A U.S.-based cybersecurity company warned of attacks on the Vatican and the Hong Kong Diocese backed by the Chinese Communist Party (CCP) while talks were underway to renew an agreement that in 2018 helped thaw diplomatic relations between the Vatican and the CCP.
The Massachusetts-based Recorded Future reported Tuesday, July 28, that attacks by the hacker group RedDelta had been going on since May and were focusing on upcoming September talks regarding the appointment of bishops and the status of churches in China, The Hill reported.
“The suspected intrusion into the Vatican would offer RedDelta insight into the negotiating position of the Holy See ahead of the deal’s September 2020 renewal,” Recorded Future said.
“The targeting of the Hong Kong Study Mission and its Catholic Diocese could also provide a valuable intelligence source for both monitoring the diocese’s relations with the Vatican and its position on Hong Kong’s pro-democracy movement amidst widespread protests and the recent sweeping Hong Kong national security law,” he added.
The report was released just as the CCP is increasing pressure and control over religious groups within the country.
The Chinese Ministry of Foreign Affairs denied any connection with the cyberattack and said the report was only “unfounded speculation.”
As Fox News pointed out, the estimated 12 million Catholics in China are divided between those linked to the regime-controlled Chinese Catholic Patriotic Association, which is outside the authority of the pope, and an underground church loyal to the Vatican whose priests and parishioners often suffer arbitrary detention.
By 2018, the Holy See and the CCP stipulated an agreement for seven bishops linked to the Chinese Patriotic Church to be recognized by the pope, ending decades of estrangement between the Chinese Communist Party and the Vatican, a move that is causing consternation among the Catholic faithful in China.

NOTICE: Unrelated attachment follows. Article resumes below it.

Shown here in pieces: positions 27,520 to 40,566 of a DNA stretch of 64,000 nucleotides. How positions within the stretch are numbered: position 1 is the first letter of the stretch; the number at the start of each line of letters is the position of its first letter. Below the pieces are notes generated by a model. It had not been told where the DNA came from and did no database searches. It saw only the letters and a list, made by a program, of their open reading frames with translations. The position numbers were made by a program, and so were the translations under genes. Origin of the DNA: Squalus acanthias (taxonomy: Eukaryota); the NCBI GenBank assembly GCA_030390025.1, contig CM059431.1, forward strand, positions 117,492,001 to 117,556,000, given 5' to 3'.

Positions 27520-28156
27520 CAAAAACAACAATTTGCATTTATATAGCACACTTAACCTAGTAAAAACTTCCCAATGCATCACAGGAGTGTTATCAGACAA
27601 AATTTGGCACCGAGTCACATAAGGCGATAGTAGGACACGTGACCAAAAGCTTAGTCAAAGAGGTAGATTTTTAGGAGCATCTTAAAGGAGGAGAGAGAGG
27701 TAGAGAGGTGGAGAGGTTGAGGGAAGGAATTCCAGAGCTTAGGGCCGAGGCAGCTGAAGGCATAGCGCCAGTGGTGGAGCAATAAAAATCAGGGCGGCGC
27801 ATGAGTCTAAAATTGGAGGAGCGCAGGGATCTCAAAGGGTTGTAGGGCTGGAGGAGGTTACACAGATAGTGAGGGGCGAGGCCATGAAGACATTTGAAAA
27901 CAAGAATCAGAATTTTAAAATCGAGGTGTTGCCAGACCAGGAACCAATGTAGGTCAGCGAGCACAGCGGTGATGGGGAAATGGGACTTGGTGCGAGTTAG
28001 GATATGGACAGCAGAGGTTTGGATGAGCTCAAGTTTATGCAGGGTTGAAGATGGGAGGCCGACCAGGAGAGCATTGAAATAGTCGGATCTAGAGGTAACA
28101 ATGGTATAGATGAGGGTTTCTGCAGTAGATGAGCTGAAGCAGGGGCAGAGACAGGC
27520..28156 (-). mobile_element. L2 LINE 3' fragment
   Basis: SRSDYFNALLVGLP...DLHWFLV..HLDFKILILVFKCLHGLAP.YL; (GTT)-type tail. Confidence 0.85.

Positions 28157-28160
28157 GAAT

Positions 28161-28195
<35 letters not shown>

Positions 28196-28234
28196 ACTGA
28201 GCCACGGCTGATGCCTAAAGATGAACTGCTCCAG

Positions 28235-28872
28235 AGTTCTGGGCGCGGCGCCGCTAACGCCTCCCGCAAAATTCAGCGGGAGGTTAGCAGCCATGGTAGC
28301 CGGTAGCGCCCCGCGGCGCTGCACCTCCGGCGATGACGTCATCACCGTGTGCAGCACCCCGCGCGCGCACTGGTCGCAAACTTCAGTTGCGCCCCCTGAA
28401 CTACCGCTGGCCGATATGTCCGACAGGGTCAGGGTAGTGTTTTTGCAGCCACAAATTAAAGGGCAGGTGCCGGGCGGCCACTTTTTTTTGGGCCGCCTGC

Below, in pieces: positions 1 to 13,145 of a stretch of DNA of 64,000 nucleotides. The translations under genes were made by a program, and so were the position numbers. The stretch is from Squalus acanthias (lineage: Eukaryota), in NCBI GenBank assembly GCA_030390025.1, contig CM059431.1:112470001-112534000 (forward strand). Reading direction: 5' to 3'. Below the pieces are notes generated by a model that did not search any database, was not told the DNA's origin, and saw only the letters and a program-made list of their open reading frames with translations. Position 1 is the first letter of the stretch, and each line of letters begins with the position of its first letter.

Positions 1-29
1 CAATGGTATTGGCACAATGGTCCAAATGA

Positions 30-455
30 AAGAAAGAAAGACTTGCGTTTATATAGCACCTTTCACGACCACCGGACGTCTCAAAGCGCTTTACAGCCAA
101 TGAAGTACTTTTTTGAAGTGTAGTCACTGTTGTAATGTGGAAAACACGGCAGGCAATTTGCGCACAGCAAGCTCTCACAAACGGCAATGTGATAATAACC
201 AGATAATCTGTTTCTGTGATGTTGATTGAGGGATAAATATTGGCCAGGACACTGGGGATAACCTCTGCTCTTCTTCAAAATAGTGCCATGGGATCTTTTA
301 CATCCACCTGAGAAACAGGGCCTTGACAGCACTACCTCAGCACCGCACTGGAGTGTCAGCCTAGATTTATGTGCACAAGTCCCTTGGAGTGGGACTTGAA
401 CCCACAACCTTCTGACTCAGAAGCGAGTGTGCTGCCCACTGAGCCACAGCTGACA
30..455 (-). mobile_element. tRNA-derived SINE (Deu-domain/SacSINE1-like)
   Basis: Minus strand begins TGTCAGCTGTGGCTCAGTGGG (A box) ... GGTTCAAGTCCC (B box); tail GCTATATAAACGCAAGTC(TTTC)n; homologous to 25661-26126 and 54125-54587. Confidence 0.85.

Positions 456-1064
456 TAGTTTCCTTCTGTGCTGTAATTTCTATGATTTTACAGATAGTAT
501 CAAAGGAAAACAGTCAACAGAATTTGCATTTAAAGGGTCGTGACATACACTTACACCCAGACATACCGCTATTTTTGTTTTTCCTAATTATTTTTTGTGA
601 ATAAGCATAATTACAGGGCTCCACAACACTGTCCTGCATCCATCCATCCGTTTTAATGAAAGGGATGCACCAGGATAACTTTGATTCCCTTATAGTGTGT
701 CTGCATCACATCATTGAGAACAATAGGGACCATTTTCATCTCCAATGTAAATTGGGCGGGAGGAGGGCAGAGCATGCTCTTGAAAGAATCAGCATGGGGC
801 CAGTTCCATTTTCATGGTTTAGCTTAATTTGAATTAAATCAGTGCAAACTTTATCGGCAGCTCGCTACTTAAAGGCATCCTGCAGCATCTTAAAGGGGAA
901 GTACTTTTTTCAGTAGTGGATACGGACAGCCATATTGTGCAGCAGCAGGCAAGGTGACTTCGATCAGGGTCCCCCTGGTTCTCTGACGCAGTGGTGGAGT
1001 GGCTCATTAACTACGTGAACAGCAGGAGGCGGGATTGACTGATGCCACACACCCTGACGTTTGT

As the BBC reported, since 1951, the CCP and the Vatican do not share diplomatic ties, so many Catholics in China were forced to go underground during the regime of the communist dictator Mao Zedong, who was responsible for severely attacking spiritual and/or religious movements throughout the country.
Therefore, those who profess the Catholic faith in China must do so under the guidelines of the Chinese Patriotic Association, which has considerably suppressed the dogma of the Catholic religion replacing it with the power of the Chinese Communist Party.
Currently there are about 100 Catholic bishops in China, some approved by Beijing, some approved by the Vatican and informally many now approved by both.
Benedict, an underground Catholic in northern China, told Asian News, “I ask the Holy Father not to renew the agreement with China [the CCP] because this could threaten the survival of the Church in China, leading us to despair,” he said of the situation of the underground Christians.
As Fox News pointed out, for some of China’s underground faithful they have deep reservations about the agreement, seeing it as a sale to the Party and a betrayal of their long-standing loyalty to the pope.